Tobold's Blog
Wednesday, June 19, 2019
My name in yellow

It is said that familiarity breeds contempt. That can actually be useful as a strategy when you feel that you are too in awe or afraid of something: Studying that something to become more familiar with it will usually deflate that awe or fear. Now since I have restarted playing World of Tanks and am using the XVM modpack, I had been somewhat intimidated by WN8 ratings, seeing how serious some people take them, and how they are used to judge other players. And now I studied them, became more familiar with them, and considerably less impressed.

My WN8 rating on my main account in World of Tanks is around 790, or "orange" in the color coding system. That is labeled "below average", and just one step above the "red" of what is generally considered bad players. But just like in scales of income, there is a huge difference between "average" and "median", the median being the value at which half of the population is above and half is below. If you look at statistics from sites that follow this, you will find out that orange is the mean WN8 rating of the players on a server at a typical point in time.

Now of course when I play a game, especially a competitive game like World of Tanks, I would like to get better at playing it. And the XVM modpack as well as various player comments in chat or the forum made it appear as if WN8 was a measure of skill, and if I wanted to improve my skill, I needed to improve my WN8 rating. However once you look at ways to improve your WN8 rating, you end up realizing that improving your WN8 rating and improving your skill are not exactly the same thing. WN8 mostly measures the average damage you deal in your battles, and that depends on many other things than skill. For example in World of Tanks it is totally allowed to have several different accounts. And one of the Twitch streamers I follow has a main account on which he spends money, and another account on which he deliberately spends no money or gifts at all, keeping it purely play for free. And there is a huge difference in WN8 between those two accounts, although his skill is obviously the same.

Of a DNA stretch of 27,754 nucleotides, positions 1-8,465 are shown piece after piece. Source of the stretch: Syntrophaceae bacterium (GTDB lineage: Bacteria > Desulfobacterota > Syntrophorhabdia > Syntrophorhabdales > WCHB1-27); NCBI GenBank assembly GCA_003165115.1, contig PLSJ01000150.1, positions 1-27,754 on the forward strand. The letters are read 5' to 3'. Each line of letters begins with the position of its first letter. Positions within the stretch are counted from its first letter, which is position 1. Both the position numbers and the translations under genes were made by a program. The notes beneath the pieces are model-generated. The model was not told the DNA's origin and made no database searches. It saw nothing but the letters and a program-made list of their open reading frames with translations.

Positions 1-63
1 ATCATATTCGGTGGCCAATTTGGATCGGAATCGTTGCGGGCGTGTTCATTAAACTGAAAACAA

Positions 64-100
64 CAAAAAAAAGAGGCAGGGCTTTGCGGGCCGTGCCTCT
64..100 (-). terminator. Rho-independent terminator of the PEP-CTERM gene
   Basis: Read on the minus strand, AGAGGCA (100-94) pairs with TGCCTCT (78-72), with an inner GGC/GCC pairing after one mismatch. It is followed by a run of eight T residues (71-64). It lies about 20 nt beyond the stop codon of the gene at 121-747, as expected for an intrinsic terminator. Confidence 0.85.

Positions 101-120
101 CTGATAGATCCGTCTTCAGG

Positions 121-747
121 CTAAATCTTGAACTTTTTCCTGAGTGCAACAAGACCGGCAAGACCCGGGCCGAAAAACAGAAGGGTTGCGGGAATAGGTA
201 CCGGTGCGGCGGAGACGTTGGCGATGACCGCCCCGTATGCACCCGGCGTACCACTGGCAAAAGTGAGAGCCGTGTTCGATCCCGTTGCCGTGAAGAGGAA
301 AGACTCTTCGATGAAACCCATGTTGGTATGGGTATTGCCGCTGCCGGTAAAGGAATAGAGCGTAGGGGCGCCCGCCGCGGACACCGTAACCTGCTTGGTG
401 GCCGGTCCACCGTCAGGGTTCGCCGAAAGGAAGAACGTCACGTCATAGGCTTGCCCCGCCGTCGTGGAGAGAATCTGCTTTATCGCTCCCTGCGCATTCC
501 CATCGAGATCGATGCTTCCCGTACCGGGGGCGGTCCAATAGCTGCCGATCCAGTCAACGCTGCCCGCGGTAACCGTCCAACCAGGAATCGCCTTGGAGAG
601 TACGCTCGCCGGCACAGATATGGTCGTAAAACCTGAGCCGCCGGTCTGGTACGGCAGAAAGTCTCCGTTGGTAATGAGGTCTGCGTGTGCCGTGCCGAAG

Believing that WN8 ratings can be manipulated and depend on factors other than skill, I decided to do an experiment. I have a second account with just a few hundred battles played. So I decided for some time to try and maximize my WN8 ratio on that account: I am playing tanks that are likely to deal good damage compared to their expected damage values. I play relatively low tiers, because for WN8 it doesn't matter whether you hit a stronger opponent or a weaker one, it just counts pure damage. And I play tanks with good equipment and good crew skills (for which the recent addition of crew books really helped). Most importantly I only play very few different tanks. After doing this for like two weeks, I am already at 900 WN8, and I can reliably every day play a number of games with an average WN8 of above 1000. So if I continue this for some more time, I will end up having a "yellow" WN8 rate. Which would in common belief make be a "better player". I could do the same on my main account, but with already 10k battles played there it takes much longer to shift the average.